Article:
I was a Junior in a Catholic High School. Since it was a Catholic High School, we were required to take a "religion" class every term.
Through some mysterious process, I found myself in a "seminar" taught by Sister B.Z. Lee (not her real name).
Before I go on with the story, I need to give a tiny bit of background...background that was not available to me when I was a student.
Before Vatican II and Women's Liberation, Catholic women entered the convent in vast numbers. Their labor was not highly valued in the Church if only because of its abundance. Supply-and-demand and all that.
VII and Women's Lib fell on the convents like the Black Death. And like the Black Death in Europe, the price of labor shot up.
Nuns are not stupid. With number of women joining the convent reduced to the tiniest trickle, the nuns who were in place realized that they now had huge amounts of bargaining power. Whereas the least academically gifted had been used as janitors and to wash clothing, they were elevated to fill the ranks of teaching positions that hither-to-fore had been filled by younger nuns.
Grasping their moment in the sun, nuns started protesting nuclear power plants, military bases, construction equipment and they happily allowed themselves to be arrested and tossed into the hoosegow. It was a heady time. Jail was not that different from the convent except they didn't have KP duty.
Another thing that happened is that nuns demanded...and got...access to advanced degrees. The Church hierarchy thought/hoped that it would trim off some of the nun's new-found energy.
Back to Sr. B.Z. Lee
It seems likely, in retrospect, that Sr. B.Z. Lee was collecting data for a Master's or Ph.D thesis. The "seminar" was held in a cozy room with padded easy-chairs. Sr. B.Z. Lee worked from a crib-sheet where she read off "facts" and then we earnestly discussed what we had just "learned".
Did I mention that I got a "D" in this class?
Religion class was pretty much a guaranteed "A" if you attended and I pulled a "D" in this one while demonstrating 100% attendance.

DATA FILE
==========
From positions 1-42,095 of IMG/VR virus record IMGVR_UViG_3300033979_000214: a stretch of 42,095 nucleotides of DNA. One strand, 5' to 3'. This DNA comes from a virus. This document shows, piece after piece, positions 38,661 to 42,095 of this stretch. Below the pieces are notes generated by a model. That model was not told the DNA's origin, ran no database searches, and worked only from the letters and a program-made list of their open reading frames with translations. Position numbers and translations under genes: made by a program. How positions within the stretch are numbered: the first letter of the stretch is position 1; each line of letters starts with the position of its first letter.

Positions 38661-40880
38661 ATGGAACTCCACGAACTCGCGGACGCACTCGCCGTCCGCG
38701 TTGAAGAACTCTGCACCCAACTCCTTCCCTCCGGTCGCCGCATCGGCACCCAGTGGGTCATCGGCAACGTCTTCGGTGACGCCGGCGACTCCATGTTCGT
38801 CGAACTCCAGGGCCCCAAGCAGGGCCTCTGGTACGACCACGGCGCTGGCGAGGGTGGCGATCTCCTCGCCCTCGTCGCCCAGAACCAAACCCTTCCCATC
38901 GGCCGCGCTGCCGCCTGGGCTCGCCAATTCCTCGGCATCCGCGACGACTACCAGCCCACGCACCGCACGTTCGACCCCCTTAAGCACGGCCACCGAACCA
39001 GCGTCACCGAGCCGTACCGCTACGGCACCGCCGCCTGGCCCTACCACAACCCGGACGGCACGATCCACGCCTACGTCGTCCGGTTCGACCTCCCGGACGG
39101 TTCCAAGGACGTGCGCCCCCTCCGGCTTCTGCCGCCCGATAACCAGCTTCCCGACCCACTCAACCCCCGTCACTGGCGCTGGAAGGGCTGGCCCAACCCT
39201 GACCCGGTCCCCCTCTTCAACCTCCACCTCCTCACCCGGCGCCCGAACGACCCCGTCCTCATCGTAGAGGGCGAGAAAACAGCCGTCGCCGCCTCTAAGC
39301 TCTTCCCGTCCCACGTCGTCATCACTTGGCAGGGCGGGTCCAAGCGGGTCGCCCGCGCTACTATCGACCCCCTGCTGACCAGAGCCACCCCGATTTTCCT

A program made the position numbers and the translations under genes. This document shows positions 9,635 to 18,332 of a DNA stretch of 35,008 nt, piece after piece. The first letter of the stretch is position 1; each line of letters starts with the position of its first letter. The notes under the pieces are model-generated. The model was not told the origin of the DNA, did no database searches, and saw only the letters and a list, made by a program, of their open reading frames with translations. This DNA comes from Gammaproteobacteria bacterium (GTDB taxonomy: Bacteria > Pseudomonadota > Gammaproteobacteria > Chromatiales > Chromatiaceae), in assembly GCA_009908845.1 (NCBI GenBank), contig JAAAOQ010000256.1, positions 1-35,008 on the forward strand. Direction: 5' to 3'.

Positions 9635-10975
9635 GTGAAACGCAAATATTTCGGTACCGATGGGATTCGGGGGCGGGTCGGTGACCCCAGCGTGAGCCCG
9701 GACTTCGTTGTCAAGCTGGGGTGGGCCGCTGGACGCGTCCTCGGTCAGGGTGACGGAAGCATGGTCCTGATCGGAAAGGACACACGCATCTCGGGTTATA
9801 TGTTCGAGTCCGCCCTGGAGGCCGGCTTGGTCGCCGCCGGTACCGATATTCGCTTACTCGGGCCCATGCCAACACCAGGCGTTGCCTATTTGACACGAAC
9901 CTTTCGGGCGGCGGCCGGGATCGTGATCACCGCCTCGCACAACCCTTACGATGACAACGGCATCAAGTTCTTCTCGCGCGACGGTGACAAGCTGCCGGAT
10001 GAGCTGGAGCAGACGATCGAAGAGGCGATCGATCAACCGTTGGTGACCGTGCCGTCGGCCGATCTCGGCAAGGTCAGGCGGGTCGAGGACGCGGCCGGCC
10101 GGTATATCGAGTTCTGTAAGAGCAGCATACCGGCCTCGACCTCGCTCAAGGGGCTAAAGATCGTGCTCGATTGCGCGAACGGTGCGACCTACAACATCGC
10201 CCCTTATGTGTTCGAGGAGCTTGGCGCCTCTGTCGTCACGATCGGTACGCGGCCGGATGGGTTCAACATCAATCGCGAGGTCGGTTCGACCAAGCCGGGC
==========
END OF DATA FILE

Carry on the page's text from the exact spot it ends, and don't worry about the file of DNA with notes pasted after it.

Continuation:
One example of the chemistry between Sr. B.Z. Lee and me:
Sr. B.Z. Lee reading from her script and pointing at a map of Africa "In most countries in sub-Saharan Africa, four-out-of-every five babies dies before age five. Not only that, but the life expectancy in those countries is fifty years of age."
Me, clearing throat and raising my hand. "That doesn't make any sense at all."
Sr. B.Z. Lee, avoiding eye-contact by looking down at her notes. "What doesn't make sense?"
Warming to the opportunity to share my insight "Well, if the average life expectancy is 50 years and 80% of the babies die before age five, then the person who survives past age five has to live to almost 250 years of age. I mean, that is not a bad deal if you think about it...as long as you make it past age five."
Sr. Lee lifted her eyes from her cheat-sheet and stared at me with a look of complete incomprehension. There was probably a reason why her advanced degree was not going to be in math.
She reacted to my "sharing" by grating out through clenched teeth "In most countries in sub-Saharan Africa, four-out-of-every five babies dies before age five. Not only that, but the life expectancy in those countries is fifty years of age."
Every session she presented "facts" that were supposed to shock, horrify and enrage us. Every session I pointed out common sense facts (clearly obvious to high school kids) that were impossible to reconcile with her "facts".
By the end of every session I had her on the verge of having a stroke.
And like all good Social Justice Warriors (forty years before I first heard the term) she was vindictive and gave me a "D"...even though the syllabus said we were encouraged to discuss the "facts".
The more I think about my parents' non-reaction to my pulling a "D" in religion, the more I respect them.
Catholic schools are expensive. Indexed for inflation it probably works out to about $6k per kid. My parents drove ancient station-wagons, wore second-hand clothing, never ate out and did without many things to send us to Catholic schools.
The primary reason we were sent to Catholic school was so we could attend religion class.
And I pulled a "D".
I suspect my dad asked a few question regarding the nature of the "seminar". Dad was nobody's fool. He had the misfortune of working with people pursuing an advanced degree; ones who were trying to spin smoke, mirrors and cotton-candy into a thesis.
We never talked about it. If it had bothered him in the least I am sure we would have.